Deceased Mormon FBI agent continues to serve with spiritual rescue
The legacy of FBI Special Agent Danny Knapp spread like a flash flood.
Inspirational stories of the late agent arose from villages in Puerto Rico, field offices in government buildings and living rooms between San Juan and Las Vegas. He’d given money to the poor, volunteered endlessly at his church, saved lives that hadn’t been reported and served in myriad ways that never earned him medals or commendations.
Not long before his death, Knapp entered a brutally dangerous neighborhood to help a distressed woman in labor. Knapp took her to the hospital, helped her through the delivery and even paid the hospital bill. When asked by the FBI why he'd taken the chance, he replied, "If not me, who?"
It was nothing — just another rescue.
Why hadn't more of these heroics surfaced during his life? Knapp's grieving colleagues in the field said he lived his life in the "arrogant-free zone." Wouldn't we all like to be remembered that way?
Other stories came from Danny’s four brothers. Each missed their brother in their own unique way and dealt with his death by reminiscing often. Michael, just a few years older than Danny, was especially stung by the accident. For personal reasons, he’d chosen not to attend the services in San Juan and hadn’t had the opportunity to meet Hector Gonzalez, the beneficiary of Danny’s heroics.
Unlike the other brothers, Michael’s life had taken a different path from Danny’s. At age 17, Michael chose to step away from the faith of his childhood and swim in deeper waters. He never lost a testimony that the only church he’d ever known was true; he simply realized he’d never actually been converted. He recognized that membership and conversion are two very different things.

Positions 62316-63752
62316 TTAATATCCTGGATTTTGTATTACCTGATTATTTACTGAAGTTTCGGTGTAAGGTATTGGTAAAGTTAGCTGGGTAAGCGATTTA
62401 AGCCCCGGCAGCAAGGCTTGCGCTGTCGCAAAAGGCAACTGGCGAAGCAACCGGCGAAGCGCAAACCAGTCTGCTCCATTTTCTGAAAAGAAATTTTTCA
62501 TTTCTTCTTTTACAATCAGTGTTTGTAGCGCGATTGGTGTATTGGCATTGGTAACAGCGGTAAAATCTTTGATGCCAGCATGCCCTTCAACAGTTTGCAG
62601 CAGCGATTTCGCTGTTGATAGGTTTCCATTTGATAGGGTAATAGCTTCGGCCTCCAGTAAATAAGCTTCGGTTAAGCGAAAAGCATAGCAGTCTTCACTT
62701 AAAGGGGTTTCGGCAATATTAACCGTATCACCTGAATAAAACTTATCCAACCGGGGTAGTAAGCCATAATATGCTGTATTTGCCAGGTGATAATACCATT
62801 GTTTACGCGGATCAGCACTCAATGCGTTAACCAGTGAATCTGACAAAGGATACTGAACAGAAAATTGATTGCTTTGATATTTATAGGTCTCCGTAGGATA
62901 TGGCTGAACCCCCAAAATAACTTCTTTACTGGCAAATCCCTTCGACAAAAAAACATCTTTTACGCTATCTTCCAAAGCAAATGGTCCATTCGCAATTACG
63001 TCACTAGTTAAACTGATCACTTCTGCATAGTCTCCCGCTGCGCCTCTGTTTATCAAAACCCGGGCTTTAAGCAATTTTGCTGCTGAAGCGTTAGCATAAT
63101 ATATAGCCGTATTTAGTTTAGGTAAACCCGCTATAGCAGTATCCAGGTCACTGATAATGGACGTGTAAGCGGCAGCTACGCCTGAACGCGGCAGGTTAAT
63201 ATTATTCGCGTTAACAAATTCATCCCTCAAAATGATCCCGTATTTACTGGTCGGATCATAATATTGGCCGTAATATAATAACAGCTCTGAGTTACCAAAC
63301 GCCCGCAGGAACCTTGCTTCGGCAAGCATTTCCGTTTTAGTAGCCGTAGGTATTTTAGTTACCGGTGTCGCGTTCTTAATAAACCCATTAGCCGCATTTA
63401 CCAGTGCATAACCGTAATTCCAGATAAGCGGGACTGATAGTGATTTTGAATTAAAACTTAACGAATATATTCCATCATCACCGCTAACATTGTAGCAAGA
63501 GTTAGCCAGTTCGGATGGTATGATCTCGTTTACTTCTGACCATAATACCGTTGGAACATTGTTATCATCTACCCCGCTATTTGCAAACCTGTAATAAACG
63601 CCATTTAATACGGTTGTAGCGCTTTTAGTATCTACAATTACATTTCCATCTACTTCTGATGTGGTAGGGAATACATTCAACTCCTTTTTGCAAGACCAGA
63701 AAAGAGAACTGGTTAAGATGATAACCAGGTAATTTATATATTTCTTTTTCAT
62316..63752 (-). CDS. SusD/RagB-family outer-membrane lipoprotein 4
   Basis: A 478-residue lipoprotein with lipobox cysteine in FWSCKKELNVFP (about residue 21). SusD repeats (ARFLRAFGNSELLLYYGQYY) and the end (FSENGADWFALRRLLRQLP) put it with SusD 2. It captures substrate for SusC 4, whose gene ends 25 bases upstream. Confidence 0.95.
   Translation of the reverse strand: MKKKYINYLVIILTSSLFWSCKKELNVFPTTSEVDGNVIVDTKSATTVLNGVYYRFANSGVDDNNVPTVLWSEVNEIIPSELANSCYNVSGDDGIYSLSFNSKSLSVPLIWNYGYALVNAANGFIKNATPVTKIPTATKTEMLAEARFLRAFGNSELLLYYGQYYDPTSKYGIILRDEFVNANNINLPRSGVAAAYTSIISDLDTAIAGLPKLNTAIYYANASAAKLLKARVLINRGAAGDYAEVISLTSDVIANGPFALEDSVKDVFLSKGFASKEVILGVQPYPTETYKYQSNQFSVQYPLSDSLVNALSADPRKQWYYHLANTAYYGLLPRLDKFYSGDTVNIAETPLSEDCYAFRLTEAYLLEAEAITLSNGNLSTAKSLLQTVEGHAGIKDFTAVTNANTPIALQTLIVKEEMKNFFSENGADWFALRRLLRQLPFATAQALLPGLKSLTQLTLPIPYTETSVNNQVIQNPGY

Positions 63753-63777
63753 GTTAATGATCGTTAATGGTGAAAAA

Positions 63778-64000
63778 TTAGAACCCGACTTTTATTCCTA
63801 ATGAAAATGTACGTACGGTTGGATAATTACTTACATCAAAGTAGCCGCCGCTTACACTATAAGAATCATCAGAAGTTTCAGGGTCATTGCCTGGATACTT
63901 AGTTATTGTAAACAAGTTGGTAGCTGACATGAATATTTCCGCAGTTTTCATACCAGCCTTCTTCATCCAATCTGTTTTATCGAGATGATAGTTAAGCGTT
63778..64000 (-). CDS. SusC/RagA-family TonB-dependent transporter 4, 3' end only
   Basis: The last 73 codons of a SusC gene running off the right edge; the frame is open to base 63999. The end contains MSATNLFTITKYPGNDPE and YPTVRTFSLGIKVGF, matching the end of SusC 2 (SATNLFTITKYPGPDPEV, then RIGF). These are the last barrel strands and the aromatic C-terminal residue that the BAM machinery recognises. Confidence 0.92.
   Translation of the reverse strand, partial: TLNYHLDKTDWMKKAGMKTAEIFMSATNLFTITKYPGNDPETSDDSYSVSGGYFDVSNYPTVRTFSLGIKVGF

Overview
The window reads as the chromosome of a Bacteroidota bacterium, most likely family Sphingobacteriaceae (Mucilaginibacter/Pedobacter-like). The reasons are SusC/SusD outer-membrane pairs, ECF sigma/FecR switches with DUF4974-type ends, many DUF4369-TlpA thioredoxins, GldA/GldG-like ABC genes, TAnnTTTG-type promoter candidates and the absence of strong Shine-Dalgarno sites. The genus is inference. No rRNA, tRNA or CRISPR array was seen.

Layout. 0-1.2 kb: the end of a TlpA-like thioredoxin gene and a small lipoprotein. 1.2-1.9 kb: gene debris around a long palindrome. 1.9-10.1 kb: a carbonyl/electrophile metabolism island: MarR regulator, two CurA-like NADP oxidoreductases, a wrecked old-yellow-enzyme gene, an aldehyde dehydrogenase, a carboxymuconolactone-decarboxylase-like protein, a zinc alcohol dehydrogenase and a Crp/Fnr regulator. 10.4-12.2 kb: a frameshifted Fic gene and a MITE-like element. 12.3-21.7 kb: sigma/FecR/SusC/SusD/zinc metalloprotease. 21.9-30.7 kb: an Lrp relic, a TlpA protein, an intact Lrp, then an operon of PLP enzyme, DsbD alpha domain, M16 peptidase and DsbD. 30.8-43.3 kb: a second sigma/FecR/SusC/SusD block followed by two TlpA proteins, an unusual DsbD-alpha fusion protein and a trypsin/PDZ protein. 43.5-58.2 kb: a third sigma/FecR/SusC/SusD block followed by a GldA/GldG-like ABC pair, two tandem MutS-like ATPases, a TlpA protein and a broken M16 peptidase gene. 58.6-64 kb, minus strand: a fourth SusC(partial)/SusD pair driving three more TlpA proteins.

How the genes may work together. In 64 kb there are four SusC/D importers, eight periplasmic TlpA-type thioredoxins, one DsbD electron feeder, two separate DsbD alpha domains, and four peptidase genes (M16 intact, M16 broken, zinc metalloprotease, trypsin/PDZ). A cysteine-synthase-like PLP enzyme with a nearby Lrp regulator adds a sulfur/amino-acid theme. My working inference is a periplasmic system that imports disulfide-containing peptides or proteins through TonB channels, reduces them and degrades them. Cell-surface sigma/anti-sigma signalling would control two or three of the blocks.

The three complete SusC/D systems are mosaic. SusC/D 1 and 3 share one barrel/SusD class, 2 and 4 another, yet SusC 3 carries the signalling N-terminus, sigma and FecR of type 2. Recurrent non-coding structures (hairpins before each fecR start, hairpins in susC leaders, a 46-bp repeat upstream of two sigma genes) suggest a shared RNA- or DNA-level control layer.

For 27 years Michael remained inactive, a period he calls being “unplugged.” To his credit, Michael acknowledges that Danny’s death was more difficult than it might have been had his spiritual muscles not atrophied.
Michael was astonished with each new truth that surfaced from Danny’s remarkable life. He hadn’t fully realized and respected how his little brother had become a professional and spiritual giant to so many. His love of God, country and mankind awed him.
Then on Easter morning, 2012, Michael remembers slowly descending the stairs of his home in a quiet Seattle suburb. It had been months since he’d heard Danny’s voice and exactly 90 days since Danny had given his life for Hector Gonzalez. Suddenly, as he neared the bottom step, a voice stopped him in his tracks.
The words were crystal clear: “You need to be in church.”
It felt like a spiritual punch to the gut — exactly the kind a sneak attack a playful sibling might launch on an unsuspecting brother.
To the shock of his wife and children who were socializing downstairs, Michael reversed course, hiked back up the stairs and put on a suit. Then he found the closest chapel — not even sure which LDS ward he was supposed to attend — and walked in the doors.
Michael Knapp sat on the back pew, hoping to be as anonymous as possible. But like old friends apart for far too long, Michael and the Spirit recognized one another immediately. In a phone interview, Michael described the spirit as “undeniable and overpowering” that day.
- 100 inspirational quotes from Mormon leaders
- President Uchtdorf visits Provo City Center...
- Wedding industry illustrates unresolved legal...
- BYU coach, players answer questions at fireside
- Well-prepared LDS Scouts rescue couple off...
- LDS missionaries share messages about...
- UVU men's soccer makes its program debut with...
- Elder David E. Sorensen, former executive...
- Wedding industry illustrates unresolved... 55
- BYU coach, players answer questions at... 17
- 'Deseret News National Edition': Common... 12
- 'True compassion': Members of the LDS... 7
- Elder David E. Sorensen, former... 6
- What does heaven look like? Here are 10... 6
- Watch: Mormon missionaries save baby ducks 3
- Brigham Young, Utah War topic of... 3